In addition, UCLA FPG’s managed care contracting department uses the system in its negotiations with payers so it can gain a better understanding of how existing and proposed contract terms affect reimbursement. It also periodically models contracts against Medicare or other payers, analyzing CPT code ranges or evaluating carve-out rate options.

The contract-management system allowed UCLA FPG to centralize and consolidate processes related to reimbursement, billing and collections. With insurance payment verification, appeals generation and other functions now automated, one manager and two appeal analysts – representing 2.5 full-time equivalents (FTE) – perform the work previously handled by eight FTEs.

Cumulatively, this reimbursement verification process has identified several million dollars in potential appeal opportunities, and UCLA FPG has filed approximately 63,000 appeals leading to $2.7 million in actual recoveries. The organization also has reduced the percentage of claims that result in an underpayment from an estimated 17 percent of PPO claims to less than 4 percent.

“Beyond the revenue figures, the most important aadvantage is our understanding of our payers’ proprietary policies and processes,” says Loman. “We now know how they work and how to mitigate some of the impacts when negotiating contract language. Our payers understand that we’re monitoring their reimbursement closely and that we have the knowledge to easily identify underpayments and trends.”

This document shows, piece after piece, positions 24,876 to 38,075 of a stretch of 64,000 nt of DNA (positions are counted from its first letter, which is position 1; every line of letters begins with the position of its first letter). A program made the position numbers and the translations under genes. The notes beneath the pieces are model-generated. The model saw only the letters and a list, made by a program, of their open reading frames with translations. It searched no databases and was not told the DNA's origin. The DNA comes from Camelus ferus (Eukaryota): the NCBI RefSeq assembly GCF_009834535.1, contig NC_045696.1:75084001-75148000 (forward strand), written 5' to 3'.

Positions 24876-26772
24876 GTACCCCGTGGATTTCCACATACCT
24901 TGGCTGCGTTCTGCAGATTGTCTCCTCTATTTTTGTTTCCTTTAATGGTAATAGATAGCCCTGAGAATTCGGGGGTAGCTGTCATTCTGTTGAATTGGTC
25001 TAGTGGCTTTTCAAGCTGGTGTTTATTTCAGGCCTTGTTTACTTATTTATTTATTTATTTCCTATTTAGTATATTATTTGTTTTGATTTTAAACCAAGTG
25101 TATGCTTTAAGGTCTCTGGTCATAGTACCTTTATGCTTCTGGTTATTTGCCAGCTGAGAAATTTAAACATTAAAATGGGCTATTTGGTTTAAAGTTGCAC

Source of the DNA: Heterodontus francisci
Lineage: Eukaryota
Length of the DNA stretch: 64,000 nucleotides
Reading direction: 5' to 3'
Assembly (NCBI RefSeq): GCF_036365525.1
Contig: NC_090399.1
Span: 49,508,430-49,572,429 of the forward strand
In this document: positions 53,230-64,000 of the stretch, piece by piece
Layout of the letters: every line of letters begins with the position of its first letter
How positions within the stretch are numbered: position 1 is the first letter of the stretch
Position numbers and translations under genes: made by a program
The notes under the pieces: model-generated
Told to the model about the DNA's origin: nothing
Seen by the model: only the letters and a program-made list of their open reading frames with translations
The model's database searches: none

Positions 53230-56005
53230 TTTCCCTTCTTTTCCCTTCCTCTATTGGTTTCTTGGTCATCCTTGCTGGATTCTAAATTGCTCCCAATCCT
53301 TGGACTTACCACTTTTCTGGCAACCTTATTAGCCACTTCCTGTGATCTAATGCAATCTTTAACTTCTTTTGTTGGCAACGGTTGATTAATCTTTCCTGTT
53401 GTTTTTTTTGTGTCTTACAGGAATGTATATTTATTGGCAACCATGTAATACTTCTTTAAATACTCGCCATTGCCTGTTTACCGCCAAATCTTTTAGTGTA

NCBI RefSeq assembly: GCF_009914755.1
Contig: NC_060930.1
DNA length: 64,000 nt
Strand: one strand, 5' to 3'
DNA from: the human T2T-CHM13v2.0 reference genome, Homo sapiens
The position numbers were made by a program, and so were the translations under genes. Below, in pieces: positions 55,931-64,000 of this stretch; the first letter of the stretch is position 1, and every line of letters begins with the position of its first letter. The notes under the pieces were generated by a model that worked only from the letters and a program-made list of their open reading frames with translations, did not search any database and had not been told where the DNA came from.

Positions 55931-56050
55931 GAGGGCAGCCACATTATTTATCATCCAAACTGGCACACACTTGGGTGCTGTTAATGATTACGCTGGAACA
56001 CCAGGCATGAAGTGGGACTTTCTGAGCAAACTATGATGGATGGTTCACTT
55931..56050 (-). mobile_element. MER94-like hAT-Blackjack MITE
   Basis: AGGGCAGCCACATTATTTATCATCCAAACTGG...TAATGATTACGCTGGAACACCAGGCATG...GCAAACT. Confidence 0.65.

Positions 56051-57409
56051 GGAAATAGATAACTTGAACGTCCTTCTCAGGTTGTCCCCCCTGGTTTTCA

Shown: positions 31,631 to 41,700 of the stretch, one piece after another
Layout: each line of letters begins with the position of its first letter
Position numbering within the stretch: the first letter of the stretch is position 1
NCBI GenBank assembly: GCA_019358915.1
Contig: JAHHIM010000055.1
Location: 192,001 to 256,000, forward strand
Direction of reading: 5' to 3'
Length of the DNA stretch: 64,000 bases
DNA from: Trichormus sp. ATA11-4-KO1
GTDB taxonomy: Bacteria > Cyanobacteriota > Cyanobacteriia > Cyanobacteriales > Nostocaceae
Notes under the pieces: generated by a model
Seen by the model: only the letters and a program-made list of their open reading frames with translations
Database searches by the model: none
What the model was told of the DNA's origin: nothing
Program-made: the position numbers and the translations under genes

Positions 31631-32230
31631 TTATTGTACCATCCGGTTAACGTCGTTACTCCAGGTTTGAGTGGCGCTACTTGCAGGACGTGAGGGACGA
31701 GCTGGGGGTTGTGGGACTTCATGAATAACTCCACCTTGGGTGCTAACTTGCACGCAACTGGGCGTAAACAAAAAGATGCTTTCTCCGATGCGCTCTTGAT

During contract negotiations, FPG also uses its payer adjudication and monitoring tools to analyze proposed payer contract terms and determine how they will impact payment based on the group’s exact mix of services. This enables UCLA FPG to develop negotiation strategies that will favorably impact its payer agreements.

From the Catalog

According to MPV Contract Management enables medical groups to evaluate overall payer contract performance, verify reimbursement and assess the financial implications of new and proposed contracts based on the latest payment rules and adjudication logic. Through a combination of contract-modeling services and Web-based technology, MPV Contract Management helps medical groups recover the estimated 5 percent of revenue that is lost annually to contractually underpaid claims. A team of contract analysts defines and models payer contracts line by line into the software solution. This claims-valuation engine then values each claim based on the increasingly complex terms of today’s healthcare contracts – including carve-outs, global fee periods, multiple surgery reductions, modifier multipliers, code edits and site-of-service payment adjustments.

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August 2009